Josh Hough on the future of health technology

For the third year running CareLineLive has been placed in the HealthTech50. Here is Managing Director, Josh Hough's input to their annual HealthTech Insights report.
Josh Hough
Marie Page
16th June 2024

For the third year running CareLineLive has been placed in the HealthTech50. Our Managing Director, Josh Hough was asked to contribute to their annual HealthTech Insights report. Here are his Q&A responses:

Describe a trend you expect to see in the coming 12 months

Over the coming months I think we’ll start to see more software providers trying to link in AI to the home care space. Whilst I see AI as being an incredibly valuable asset, we must not overlook the fact that ultimately care is still based on people. If we rely on AI to do too much, we lose the person centred care approach that the CQC is aiming for.
Yes it’s all very well and good for a platform to match unallocated carers using a whole myriad of traits and attributes to visits, but the AI will never, in my opinion, be a replacement for a human having at least a final check.

Is technology democratising access to healthcare effectively?

To a point, but with the ever increasing burden on the healthcare system, whilst technology may have originally helped I think it can also now be hindering. At the end of the day there are only so many hospital beds and procedures take a fixed amount of time that technology can’t necessarily halve. So as technology helps us diagnose people quicker, the bottleneck still remains with human ability at the end of the day.
We have seen CareLineLive’s technology helping in exactly this scenario where ‘bed blocking’ due to inefficiencies and delays within the social care system was preventing discharge. Working with Mid and South Essex NHS Foundation Trust we have been able to free 60 beds per day of patients that would otherwise remain in hospital awaiting discharge. It is up to the NHS and social services that commission reablement care to better embrace the opportunities that technology offers to address these challenges. (Reference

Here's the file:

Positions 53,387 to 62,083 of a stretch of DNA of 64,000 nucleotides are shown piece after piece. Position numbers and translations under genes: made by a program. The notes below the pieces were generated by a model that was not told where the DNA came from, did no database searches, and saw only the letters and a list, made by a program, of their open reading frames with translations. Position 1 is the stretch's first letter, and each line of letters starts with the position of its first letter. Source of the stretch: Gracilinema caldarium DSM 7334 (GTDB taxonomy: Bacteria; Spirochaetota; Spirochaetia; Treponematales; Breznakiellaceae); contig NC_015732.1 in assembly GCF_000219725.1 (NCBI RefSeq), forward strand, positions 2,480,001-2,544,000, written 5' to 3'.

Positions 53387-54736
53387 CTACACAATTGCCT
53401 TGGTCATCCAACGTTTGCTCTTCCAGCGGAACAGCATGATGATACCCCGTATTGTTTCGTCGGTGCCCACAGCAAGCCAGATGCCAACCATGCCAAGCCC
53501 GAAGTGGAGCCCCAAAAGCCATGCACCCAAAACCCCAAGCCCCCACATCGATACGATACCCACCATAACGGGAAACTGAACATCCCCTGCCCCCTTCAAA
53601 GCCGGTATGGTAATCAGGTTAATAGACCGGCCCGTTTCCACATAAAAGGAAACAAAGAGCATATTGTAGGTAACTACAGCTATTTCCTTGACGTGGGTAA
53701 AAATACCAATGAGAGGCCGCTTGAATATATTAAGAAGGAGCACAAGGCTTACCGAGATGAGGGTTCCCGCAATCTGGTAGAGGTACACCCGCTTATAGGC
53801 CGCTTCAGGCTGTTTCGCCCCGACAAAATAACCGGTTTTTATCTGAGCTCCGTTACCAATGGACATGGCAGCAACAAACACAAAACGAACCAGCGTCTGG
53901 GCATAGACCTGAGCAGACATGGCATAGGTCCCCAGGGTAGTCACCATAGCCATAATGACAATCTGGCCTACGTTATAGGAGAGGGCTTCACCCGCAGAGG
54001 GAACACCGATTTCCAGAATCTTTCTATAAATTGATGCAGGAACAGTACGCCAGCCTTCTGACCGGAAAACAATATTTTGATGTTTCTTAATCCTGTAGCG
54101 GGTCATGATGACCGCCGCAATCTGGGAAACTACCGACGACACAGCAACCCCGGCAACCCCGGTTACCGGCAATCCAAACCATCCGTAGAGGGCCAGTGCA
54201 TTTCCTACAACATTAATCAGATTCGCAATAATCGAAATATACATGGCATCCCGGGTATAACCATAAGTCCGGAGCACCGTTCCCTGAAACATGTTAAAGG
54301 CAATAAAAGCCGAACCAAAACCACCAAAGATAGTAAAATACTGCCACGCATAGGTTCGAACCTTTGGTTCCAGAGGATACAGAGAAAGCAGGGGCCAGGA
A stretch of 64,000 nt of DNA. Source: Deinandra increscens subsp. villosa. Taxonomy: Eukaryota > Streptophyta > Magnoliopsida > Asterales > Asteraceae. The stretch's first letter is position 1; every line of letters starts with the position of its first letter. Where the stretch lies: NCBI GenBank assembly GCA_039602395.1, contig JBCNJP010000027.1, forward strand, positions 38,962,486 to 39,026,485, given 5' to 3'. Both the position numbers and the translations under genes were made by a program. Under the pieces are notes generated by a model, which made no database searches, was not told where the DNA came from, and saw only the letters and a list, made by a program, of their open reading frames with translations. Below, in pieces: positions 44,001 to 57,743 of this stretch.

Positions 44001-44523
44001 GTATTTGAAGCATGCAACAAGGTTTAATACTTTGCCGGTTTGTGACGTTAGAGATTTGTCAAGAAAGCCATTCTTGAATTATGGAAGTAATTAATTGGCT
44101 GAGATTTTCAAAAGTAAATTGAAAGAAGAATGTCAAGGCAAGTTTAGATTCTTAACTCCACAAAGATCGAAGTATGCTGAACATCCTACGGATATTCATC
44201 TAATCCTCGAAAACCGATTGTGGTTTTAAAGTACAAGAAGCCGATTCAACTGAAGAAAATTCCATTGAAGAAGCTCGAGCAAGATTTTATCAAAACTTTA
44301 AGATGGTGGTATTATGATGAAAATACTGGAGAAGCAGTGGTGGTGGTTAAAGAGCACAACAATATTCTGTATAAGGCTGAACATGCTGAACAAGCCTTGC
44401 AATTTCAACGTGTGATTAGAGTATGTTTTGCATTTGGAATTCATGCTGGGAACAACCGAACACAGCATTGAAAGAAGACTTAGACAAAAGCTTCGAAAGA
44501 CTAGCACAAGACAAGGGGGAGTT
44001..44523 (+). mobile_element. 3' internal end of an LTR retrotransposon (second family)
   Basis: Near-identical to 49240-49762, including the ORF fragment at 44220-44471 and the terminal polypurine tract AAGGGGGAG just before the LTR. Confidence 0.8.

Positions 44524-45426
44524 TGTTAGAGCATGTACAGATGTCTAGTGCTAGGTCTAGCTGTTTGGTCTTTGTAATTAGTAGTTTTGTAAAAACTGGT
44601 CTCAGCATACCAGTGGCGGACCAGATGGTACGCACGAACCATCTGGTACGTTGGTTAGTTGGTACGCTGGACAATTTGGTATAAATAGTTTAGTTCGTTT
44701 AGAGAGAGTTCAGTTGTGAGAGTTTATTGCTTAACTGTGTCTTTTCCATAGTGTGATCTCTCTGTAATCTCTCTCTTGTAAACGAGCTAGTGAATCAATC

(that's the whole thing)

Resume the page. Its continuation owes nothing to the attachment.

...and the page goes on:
In home care, things are a little different because technology can help us with increased capacity (by showing gaps). It can help in optimising journeys and digitising what would have been lengthy paper processes. With things like this happening, it does allow more capacity which ultimately does make home care more accessible.

Is the healthcare sector becoming more joined-up thanks to collaboration through technology?

I’d really like to say yes, but my experience of this at the moment is we still have such a long way to go before this is even 50% useful. Technology offers so much potential for joined-up working but the public is risk averse and slow to change.

What is your experience of the fundraising landscape?

It’s currently tough – it had got easier, but the snap election has unfortunately caused more uncertainty. Whilst a Labour government will (theoretically) be great for the healthcare system, and potentially CareLineLive, the uncertainty that brings to HNW’s who typically invest in businesses like ours is huge.

What are the challenges you face in recruitment & retention? How have you tackled these?

Thankfully with inflation coming down we are seeing less of those whose salary expectations are unreasonable. This is making it easier, but staff will always feel like the grass is greener elsewhere. All we can do is help make our staff feel valued and that works well for retention.

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